Wait, is he still injury-prone? Does one season of health negate that, or is "injury-prone" a backward-looking term that has no predictive value?

My point here is that there wasn’t really overwhelming evidence to suggest that Murray was injury-prone in the past, but there was a lot of evidence to suggest he was a really good running back. The 2013 season confirmed it, but we shouldn’t have needed it.


5. C Travis Frederick

In the 2013 preseason, I predicted we’d see a much-improved running game from Dallas, citing a few different stats and also using preseason play-calling as evidence. I bring that up to mention that the Cowboys’ running game was bound to be improved in 2013, so the idea that rookie center Travis Frederick was the sole reason for the improvement is incorrect.

He was a big part of it, though. We know that because the Cowboys averaged—get ready for this—6.01 yards per carry with Frederick at the point of attack in 2013. That’s 6.01 yards per carry behind a center! Considering no one really considers guards Mackenzy Bernadeau and Ronald Leary elite players, that number reflects really well on Frederick.


4. DT Henry Melton

Defensive tackle Henry Melton barely made the DallasCowboys.com top 10 list, which is understandable since he barely played last season and few in Dallas have had the opportunity to watch him up close. If we’re projecting Melton in 2014, though, there’s a lot on which to be bullish.

First of all, Melton was really good as a pass-rusher in 2011 and 2012, recording 13 total sacks. He also pressured the quarterback 47 times, according to Pro Football Focus. Based on my research, that level of pressure will result in 12 sacks over the long run, so Melton didn’t get extremely “lucky” in any way with those sacks; he deserved to be around that number based on the quality of his rush.

Melton should fit nicely into Dallas’ scheme this year, and you could make an argument that he’s the favorite to lead the team in sacks, even playing from the inside. The disruption he could cause has the potential to be extremely valuable to the Cowboys.

Further, at age 27, Melton should be entering the prime of his career.

Jonathan Bales


3. QB Tony Romo

Quarterback Tony Romo is so polarizing that, no matter where he’s ranked, you’ll inevitably hear that he is simultaneously much too high and way too low. That’s kind of the nature of assessing quarterbacks, especially in Dallas.

There are so many ways that we can try to grade Romo’s play—efficiency, passer rating, team wins—but proponents and detractors can find whatever numbers they’d like to support their argument. What we should all be able to agree on, however, is that Romo has been extremely efficient during his career, but that efficiency hasn’t translated into postseason success for whatever reason.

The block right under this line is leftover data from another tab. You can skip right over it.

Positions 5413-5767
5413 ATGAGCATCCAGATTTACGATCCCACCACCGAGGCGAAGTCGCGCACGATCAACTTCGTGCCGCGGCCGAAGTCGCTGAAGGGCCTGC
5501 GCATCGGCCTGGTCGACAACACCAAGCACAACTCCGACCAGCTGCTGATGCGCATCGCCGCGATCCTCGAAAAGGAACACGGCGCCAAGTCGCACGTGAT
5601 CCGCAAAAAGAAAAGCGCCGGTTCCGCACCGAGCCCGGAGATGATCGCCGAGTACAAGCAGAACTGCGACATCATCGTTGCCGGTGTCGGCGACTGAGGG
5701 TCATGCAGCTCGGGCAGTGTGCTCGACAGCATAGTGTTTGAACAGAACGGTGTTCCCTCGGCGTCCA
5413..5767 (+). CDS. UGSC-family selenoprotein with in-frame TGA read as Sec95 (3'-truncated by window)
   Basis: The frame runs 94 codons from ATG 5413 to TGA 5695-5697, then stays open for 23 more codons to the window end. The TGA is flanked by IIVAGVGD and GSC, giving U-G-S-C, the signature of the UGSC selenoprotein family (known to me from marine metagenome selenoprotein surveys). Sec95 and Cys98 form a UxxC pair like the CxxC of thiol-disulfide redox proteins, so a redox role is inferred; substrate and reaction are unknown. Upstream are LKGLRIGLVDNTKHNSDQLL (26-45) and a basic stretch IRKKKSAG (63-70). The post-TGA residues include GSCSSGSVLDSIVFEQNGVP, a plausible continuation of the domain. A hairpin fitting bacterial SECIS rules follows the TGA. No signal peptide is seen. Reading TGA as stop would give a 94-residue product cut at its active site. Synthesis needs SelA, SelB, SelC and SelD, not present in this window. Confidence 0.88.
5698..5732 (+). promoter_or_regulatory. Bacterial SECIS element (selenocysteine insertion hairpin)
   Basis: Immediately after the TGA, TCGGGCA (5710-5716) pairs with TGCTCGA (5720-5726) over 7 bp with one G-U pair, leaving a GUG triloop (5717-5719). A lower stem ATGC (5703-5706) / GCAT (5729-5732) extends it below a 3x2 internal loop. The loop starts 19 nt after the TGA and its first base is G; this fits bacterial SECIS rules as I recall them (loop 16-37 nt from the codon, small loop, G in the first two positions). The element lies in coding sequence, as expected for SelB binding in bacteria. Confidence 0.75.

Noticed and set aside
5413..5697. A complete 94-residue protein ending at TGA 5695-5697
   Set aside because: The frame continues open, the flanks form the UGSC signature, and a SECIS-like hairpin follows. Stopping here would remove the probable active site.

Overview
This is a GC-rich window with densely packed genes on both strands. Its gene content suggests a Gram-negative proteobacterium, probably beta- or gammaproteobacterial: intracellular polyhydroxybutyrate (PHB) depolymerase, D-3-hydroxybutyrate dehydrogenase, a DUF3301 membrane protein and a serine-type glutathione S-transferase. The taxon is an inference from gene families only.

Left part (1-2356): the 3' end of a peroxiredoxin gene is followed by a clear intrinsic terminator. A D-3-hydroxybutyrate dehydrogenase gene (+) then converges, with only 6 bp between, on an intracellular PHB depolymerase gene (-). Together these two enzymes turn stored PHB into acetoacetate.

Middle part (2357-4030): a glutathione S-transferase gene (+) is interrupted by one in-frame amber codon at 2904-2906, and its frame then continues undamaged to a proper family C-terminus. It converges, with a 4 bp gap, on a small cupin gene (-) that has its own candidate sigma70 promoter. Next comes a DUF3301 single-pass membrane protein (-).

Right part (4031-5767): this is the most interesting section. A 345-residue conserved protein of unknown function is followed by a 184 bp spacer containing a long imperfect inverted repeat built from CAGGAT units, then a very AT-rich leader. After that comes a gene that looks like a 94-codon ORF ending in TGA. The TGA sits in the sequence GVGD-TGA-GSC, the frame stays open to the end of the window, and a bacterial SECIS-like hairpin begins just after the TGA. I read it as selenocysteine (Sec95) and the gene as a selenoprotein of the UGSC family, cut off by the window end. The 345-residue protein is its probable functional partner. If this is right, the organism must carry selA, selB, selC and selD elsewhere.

The reason I have Romo rated so high and believe he’s truly one of the league’s best passers is that he’s consistently been able to put up numbers that suggest he’s one of the game’s top quarterbacks—not bulk stats like yards, but rather awesome efficiency stats.

Love him or hate him, it’s going to be tough to argue that Romo isn’t at least a well above-average quarterback when he has a career yards per attempt of 7.8 and a touchdown-to-interception ratio of 2.06-to-1.

And, yes, he’s clutch.


2. OT Tyron Smith

Pro Football Focus is an extremely valuable service when grading offensive linemen because, unlike with skill players, there aren’t readily available stats for the big boys. PFF has changed that by grading linemen in a way that otherwise might not be quantifiable.

PFF ranked Tyron Smith as the seventh-best offensive tackle in the NFL last year, including fifth-best in pass protection. Those who watched Cowboys games saw Smith’s dominance on a weekly basis.

The scariest part? He’s probably not even close to his ceiling. Remember, Smith came into the NFL at such a young age that he’s still only 23 years old. Look at where he falls on the career trajectory for the typical offensive tackle via Pro Football Reference’s approximate value.

Jonathan Bales



1. WR Dez Bryant

And finally, in what should be the least shocking placement on this list, wide receiver Dez Bryant checks in as the Cowboys’ best player. There are so many ways we can argue for Bryant’s dominance, but my favorite is his red-zone play.

Jonathan Bales

Bryant is the best red-zone receiver in the NFL—maybe the best scorer at any position period. His ability to beat defenses in a variety of ways and finish at an unprecedented rate is why I believe he’s, at worst, the third-best wide receiver in the NFL behind Calvin Johnson and Josh Gordon.